News & Politics

Sixty-Two Percent of Dutch Prisoners Have a Migration Background

The 'Moroccan problem' isn't a new problem: "An unidentified family member of one of the sentenced suspects, left, talks to lawyer Bart Nooitgedacht, right, after he left the court in Amsterdam, The Netherlands, Friday, March 10, 2006. A Dutch court convicted nine Muslims of belonging to a terrorist group because they incited hatred for non-Muslims and threatened to commit acts of terrorism. Among the defendants was Mohammed Bouyeri, the convicted killer of filmmaker Theo van Gogh. Bouyeri, who has already been sentenced to life in prison, was found to be a leader of the group, known as "Hofstad" group, but the judges said he could not be punished further." (AP Photo/ Fred Ernst)

This is one of the reasons why Geert Wilders will, I believe, win the elections for parliament in the Netherlands that will take place in March 2017.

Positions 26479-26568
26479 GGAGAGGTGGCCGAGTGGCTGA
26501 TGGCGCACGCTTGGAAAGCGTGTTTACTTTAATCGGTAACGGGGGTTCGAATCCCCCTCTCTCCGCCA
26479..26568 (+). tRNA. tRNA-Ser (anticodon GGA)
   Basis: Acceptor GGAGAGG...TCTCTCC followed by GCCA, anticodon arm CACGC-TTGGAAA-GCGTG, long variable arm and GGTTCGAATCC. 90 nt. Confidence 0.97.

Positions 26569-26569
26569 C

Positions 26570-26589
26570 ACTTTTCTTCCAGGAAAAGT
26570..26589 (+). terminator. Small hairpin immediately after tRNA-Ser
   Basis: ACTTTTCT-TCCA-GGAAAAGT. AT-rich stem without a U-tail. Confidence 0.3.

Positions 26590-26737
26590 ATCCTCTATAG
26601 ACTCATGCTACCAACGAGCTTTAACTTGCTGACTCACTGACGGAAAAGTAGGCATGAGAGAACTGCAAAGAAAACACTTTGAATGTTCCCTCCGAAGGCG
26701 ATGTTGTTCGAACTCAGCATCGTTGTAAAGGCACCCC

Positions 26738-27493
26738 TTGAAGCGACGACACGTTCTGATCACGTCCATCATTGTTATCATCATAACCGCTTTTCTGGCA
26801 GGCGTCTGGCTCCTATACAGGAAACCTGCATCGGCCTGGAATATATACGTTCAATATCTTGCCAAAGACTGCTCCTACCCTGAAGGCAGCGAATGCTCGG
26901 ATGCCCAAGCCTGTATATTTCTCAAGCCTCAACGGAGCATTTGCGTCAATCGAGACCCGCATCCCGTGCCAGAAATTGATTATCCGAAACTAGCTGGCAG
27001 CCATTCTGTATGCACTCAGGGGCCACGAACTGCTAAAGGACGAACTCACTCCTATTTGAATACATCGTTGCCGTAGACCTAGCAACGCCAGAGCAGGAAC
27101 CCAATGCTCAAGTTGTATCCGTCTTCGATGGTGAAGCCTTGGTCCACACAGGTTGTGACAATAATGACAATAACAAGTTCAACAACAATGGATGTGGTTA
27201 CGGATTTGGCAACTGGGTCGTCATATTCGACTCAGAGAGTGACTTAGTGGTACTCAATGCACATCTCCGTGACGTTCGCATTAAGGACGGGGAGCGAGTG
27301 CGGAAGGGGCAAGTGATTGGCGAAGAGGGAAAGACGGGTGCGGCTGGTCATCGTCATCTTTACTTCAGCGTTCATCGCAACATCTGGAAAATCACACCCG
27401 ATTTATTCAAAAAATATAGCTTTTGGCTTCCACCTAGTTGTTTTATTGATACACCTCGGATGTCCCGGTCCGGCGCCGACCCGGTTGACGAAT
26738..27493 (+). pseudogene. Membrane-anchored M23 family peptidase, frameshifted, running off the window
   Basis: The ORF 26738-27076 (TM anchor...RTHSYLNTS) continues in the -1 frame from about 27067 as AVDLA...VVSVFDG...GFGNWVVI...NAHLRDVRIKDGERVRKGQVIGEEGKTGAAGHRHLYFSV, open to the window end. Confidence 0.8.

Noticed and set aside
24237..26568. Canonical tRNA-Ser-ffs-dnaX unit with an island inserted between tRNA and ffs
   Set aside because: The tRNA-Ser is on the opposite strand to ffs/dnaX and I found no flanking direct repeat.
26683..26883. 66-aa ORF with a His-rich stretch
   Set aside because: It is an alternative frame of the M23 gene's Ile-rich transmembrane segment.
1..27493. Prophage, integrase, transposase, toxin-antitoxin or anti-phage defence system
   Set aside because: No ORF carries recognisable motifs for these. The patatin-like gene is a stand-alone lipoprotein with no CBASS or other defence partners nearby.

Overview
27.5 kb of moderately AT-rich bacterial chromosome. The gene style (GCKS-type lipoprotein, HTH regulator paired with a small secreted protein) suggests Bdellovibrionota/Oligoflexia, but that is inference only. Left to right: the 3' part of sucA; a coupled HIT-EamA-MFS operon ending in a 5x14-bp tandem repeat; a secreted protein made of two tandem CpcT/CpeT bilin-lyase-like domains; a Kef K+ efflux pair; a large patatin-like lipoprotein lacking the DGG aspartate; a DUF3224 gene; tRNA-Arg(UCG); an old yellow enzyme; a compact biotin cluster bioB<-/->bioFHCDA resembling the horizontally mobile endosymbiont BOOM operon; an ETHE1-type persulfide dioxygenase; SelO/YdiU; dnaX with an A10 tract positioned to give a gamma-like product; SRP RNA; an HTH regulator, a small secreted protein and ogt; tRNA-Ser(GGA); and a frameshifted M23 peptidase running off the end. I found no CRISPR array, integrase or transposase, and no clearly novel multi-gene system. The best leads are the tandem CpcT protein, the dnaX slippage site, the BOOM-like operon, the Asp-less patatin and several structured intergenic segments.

Of all Dutch inmates in 2015, 39 percent had a native Dutch background, while 62 percent had a migration background. That’s clear from the official statistics from the government’s Central Bureau for Statistics (CBS). According to the CBS, these numbers haven’t changed in any significant manner in the last few years. With a share of 11 percent, inmates with a Moroccan background form the largest share of all of the inmates with a migration background.

Facts like these have caused increasingly more Dutch voters to flock to the anti-immigration party of Geert Wilders, the Party for Freedom (PVV). Wilders was recently found guilty of “incitement to discrimination” after telling an audience that, if he comes to power, he’d make sure there would be “fewer Moroccans” in the Netherlands. Although foreigners may find that remark a bit off-putting, crime statistics underscore his larger point: Moroccans aren’t adapting well to life in the Netherlands and cause more problems (read: crimes) than everyone else.